We have a full article on the value of Scarecrow Batman comics here.
Love him or hate him, The Penguin is a key Batman villain, and his first appearance, in the pages of Detective #58 makes it a key issue in our Batman villains list.
As famous as he may be, The Penguin (real name Oswald Chesterfield Cobblepot) is, for some reason, often regarded as silly by the legions of fans who prefer the darker Batman villians (The Joker, Ra's al Ghul, etc.).
Either way, The Penguin's first appearance makes Detecive #58 valuable, and the story in which he debuts, One of the Most-Perfect Frame-Ups, by Finger and Kane, is classic Golden Age Batman.
See more Batman vs Penguin comic books here.
In this August, 1942 issue's lead story, The Crimes of Two-Face, Finger and Kane introduced Two-Face, aka Harvey Dent, although in Detective #66, he is named, notably, Harvey Kent, which was later changed to avoid confusion with a certain Man of Steel's alter ego.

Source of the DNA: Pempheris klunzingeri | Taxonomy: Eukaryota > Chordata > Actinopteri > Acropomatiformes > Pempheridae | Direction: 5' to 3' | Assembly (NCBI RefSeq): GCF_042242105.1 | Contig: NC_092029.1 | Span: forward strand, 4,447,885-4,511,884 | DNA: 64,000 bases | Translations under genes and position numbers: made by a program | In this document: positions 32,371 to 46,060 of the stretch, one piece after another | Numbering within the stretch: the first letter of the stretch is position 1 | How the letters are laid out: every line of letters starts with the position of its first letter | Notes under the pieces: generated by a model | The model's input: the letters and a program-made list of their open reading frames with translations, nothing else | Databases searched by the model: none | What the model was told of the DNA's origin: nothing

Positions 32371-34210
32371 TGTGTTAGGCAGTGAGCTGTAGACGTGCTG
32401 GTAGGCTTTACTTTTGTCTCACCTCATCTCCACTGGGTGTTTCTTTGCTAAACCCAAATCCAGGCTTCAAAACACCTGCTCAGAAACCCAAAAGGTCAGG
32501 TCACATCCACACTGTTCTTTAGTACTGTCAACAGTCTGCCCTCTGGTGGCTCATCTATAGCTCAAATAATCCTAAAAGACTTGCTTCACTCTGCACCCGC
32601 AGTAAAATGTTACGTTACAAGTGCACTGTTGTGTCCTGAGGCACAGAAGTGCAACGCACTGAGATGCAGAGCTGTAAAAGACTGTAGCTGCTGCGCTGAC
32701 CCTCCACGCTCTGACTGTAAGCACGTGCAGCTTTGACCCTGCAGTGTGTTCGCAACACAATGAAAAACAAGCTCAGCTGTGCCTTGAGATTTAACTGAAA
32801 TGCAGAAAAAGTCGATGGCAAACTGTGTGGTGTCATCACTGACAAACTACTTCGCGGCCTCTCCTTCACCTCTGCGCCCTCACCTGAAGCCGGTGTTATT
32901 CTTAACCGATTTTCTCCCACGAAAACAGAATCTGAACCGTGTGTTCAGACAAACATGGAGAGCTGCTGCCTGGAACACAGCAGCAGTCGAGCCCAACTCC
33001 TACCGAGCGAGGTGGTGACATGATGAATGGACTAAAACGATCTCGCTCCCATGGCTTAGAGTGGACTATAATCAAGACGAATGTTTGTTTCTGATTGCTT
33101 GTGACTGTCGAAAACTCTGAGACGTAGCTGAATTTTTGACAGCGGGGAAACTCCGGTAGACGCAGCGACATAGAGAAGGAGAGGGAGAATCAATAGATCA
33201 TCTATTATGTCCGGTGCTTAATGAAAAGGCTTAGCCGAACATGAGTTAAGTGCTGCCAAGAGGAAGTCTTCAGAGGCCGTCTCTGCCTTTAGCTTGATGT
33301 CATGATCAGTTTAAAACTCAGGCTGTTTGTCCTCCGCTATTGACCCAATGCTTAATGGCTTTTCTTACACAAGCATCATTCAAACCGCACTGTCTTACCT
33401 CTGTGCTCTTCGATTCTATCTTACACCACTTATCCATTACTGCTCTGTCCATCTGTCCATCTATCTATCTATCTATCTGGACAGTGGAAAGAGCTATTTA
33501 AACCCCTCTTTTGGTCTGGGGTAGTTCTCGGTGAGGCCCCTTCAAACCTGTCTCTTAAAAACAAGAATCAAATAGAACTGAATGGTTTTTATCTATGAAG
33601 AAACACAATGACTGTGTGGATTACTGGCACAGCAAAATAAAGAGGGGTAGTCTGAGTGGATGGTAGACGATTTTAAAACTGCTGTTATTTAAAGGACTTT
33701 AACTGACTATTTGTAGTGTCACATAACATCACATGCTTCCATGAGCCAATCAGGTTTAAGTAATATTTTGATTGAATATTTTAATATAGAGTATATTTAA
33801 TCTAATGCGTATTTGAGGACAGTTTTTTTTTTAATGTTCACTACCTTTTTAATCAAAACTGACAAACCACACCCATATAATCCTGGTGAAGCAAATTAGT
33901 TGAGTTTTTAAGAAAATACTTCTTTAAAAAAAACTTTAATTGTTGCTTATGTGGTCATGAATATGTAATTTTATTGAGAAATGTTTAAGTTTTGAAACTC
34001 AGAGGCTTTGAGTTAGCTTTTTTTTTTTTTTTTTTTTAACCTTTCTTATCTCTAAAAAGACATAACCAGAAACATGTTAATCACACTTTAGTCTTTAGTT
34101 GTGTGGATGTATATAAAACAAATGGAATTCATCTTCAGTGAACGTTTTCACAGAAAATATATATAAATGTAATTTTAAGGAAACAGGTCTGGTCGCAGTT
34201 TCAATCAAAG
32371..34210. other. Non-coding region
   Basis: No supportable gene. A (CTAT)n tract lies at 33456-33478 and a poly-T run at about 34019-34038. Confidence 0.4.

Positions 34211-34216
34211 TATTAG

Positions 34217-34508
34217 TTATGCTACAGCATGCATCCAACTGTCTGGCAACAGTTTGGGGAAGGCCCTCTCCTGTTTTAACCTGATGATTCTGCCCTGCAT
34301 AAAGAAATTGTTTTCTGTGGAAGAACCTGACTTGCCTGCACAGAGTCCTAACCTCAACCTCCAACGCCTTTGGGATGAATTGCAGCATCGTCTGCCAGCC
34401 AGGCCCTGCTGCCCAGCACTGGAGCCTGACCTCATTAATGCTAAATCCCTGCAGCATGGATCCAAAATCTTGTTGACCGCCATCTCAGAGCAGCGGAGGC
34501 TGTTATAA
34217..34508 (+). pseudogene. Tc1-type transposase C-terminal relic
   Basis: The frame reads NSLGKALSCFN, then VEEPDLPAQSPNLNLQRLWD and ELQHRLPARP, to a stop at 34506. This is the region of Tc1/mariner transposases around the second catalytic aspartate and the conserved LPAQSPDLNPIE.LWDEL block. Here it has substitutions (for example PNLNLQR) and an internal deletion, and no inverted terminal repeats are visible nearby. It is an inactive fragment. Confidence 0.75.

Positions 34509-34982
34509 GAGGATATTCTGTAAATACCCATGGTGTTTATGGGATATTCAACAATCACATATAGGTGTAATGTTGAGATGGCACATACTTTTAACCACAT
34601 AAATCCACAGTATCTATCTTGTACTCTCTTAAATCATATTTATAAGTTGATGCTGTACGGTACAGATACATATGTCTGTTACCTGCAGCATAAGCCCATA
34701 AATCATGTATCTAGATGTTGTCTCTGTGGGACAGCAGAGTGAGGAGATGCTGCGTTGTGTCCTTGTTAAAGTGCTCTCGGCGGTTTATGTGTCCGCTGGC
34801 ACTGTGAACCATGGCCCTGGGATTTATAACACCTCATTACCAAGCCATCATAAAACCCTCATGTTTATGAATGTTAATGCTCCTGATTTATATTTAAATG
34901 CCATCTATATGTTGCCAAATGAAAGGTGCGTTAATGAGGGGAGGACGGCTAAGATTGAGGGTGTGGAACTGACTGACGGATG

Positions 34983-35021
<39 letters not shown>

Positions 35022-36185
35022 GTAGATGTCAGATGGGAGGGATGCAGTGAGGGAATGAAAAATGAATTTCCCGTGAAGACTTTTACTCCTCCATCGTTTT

Two-Face would only appear a few times during the Golden Age, being deemed too dark by the DC powers that be.
After the publication of Seduction of the Innocent in 1951, he was elbowed in favor of the more kid-friendly villains that the more kid-friendly Batman of that era was generally pitted against.
Edward Nigma (Get it? E. Nigma? Enigma? Gosh, Bruce, that Bill Finger sure is clever!), better known as The Riddler, makes his debut appearance in this issue on our Batman villains list.
Complete with skintight green outfit covered in question marks, the Riddler is a unique alternative to the Joker or the Penguin.
Edward Nigma was obsessed with puzzles and riddles, but often lacked the skill to complete them, instead finding a way to cheat to get the answer.
Once he began committing crimes (with riddle themes, naturally), he could not help but leave behind riddle clues, which always led to his downfall.
Detective #168's title story, The Man Behind the Red Hood, sees Batman speaking to a college class on crime-fighting.
He tells them about an old case that he never solved, involving a criminal known as "The Red Hood," who, oddly enough, wore a red hood. Go figure.
The Red Hood had escaped Batman by swimming through a pool of waste chemicals and braving a room full of toxic gas at a playing card factory.